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Understanding gender as a spectrum is a part of life in twenty-first century America. But gender-nonconforming people have always existed. Historian Scott Larson takes a look at one example, the religious prophet of the late eighteenth century known as the Publick Universal Friend.

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The story, as the Friend told it, went like this: In 1776, a 24-year-old Quaker woman named Jemima Wilkinson died of fever. On her deathbed, she received a vision of Archangels. Wilkinson “droppt the dying flesh & yielded up the Ghost. And according to the declaration of the Angels, the Spirit took full possession of the Body it now animates.”

Larson reports that the Friend began preaching, prophesying a coming apocalypse, and was quickly expelled from the Quaker meeting that Wilkinson’s family belonged to. The embodied spirit began traveling the roads in a mix of men’s and women’s clothes and clerical robes, attracting followers who gave up families and livelihoods to be part of their growing religious movement. They purchased a parcel of land in upstate New York, which they named Jerusalem. At its height, it was home to as many as 260 people. These followers did not use gendered pronouns for the Friend.

Larson suggests that, despite the Friend’s norm-breaking clothes and behavior, the modern word “transgender” does not properly describe the Publick Universal Friend. For the Friend’s followers, eschewing gendered pronouns was a matter of religious faith. The people of Jerusalem didn’t consider the Friend to be a person with an unconventional gender identity. In fact, they didn’t consider the Friend a human person at all. This reflected the biblical notion that people living “in Christ” would be “neither male nor female.” But Larson notes that it didn’t mean that ordinary humans could live without gender. He writes:

Genderlessness, while taken seriously as a divine state to be experienced after death, was not imagined as a space of freedom wherein people were encouraged to follow their feelings, intuitions, desires, or individual senses of self…Rather, it was a giving up of the self; it was a fully possessed self, passive to the point of death and resurrection.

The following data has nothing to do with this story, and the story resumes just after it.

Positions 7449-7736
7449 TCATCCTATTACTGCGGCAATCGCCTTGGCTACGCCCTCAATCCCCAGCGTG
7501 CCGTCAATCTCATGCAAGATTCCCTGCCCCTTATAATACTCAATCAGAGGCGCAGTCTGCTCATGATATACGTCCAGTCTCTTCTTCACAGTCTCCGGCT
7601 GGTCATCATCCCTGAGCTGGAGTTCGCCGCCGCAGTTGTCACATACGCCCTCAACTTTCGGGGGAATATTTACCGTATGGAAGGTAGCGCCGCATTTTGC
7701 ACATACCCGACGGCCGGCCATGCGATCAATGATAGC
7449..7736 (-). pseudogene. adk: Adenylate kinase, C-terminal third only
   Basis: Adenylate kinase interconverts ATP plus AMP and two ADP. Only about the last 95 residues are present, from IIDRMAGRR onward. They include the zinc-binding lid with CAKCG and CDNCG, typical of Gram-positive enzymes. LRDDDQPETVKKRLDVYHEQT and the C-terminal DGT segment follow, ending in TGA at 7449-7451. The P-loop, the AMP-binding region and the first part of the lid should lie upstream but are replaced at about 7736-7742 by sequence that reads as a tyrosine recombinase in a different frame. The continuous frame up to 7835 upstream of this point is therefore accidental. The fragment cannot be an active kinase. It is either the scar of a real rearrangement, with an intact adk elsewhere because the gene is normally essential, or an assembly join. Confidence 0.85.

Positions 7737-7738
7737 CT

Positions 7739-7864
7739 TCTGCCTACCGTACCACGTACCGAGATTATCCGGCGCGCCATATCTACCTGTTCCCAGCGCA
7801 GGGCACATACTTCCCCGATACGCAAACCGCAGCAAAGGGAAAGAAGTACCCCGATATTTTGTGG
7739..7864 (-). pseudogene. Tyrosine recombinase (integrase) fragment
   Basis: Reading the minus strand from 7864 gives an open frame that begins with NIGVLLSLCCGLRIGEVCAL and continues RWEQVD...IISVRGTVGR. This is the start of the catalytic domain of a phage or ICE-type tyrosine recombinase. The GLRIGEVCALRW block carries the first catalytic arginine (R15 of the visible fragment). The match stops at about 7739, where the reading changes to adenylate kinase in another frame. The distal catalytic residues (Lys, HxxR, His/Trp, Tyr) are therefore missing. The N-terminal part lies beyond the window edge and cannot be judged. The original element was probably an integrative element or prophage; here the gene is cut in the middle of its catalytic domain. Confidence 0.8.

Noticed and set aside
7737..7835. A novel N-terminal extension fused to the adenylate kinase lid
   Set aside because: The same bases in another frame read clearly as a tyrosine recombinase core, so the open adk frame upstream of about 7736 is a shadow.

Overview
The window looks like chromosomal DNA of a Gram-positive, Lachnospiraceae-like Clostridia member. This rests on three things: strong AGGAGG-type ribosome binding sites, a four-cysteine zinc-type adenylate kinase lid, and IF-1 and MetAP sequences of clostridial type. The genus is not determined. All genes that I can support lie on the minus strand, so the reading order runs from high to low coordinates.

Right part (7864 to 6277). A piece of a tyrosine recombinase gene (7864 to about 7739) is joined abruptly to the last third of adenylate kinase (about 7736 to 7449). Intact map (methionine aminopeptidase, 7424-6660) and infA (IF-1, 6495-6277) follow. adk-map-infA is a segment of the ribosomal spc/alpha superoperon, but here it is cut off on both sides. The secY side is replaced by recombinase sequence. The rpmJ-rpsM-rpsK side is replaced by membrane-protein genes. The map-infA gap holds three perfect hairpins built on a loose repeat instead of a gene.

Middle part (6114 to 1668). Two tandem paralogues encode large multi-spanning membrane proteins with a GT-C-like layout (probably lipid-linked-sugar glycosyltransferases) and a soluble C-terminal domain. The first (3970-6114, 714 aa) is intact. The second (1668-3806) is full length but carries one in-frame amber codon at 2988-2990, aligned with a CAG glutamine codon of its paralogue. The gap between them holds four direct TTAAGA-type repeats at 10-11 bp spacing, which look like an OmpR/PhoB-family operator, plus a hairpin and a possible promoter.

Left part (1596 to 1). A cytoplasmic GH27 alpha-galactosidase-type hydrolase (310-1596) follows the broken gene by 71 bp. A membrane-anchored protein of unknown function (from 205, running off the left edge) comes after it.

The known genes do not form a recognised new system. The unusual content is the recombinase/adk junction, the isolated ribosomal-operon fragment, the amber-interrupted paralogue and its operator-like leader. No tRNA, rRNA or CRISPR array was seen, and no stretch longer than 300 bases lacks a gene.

Still, detractors of the Jerusalem community described unconventional gender presentations not just of the Friend, but also others in the group. According to reports by hostile neighbors, James Parker, a central figure in the community, claimed to be possessed by the spirit of the prophet Elijah and wore “a white gown with long sleeves and a girdle… whatever he fancied might belong to the costume of the ancient prophets.” Another rumor told of a masculine “woman” who traveled with the Friend, and who was suspected of being either a man in disguise or a woman who was in a sexual relationship with the Friend. Other critics identified ambiguous gender presentation with the devil, and accused the Friend of seduction, fraud, and even infanticide.

While it seems reductive to identify the Friend with trans people today, one thing they seem to share is the tendency to draw the ire of many people committed to a rigid view of gender.

Editor’s note: This post was updated after publication to more accurately reflect the underlying scholarship.


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Early American Studies, Vol. 12, No. 3, Special Issue: Beyond the Binaries: Critical Approaches to Sex and Gender in Early America (Fall 2014), pp. 576-600
University of Pennsylvania Press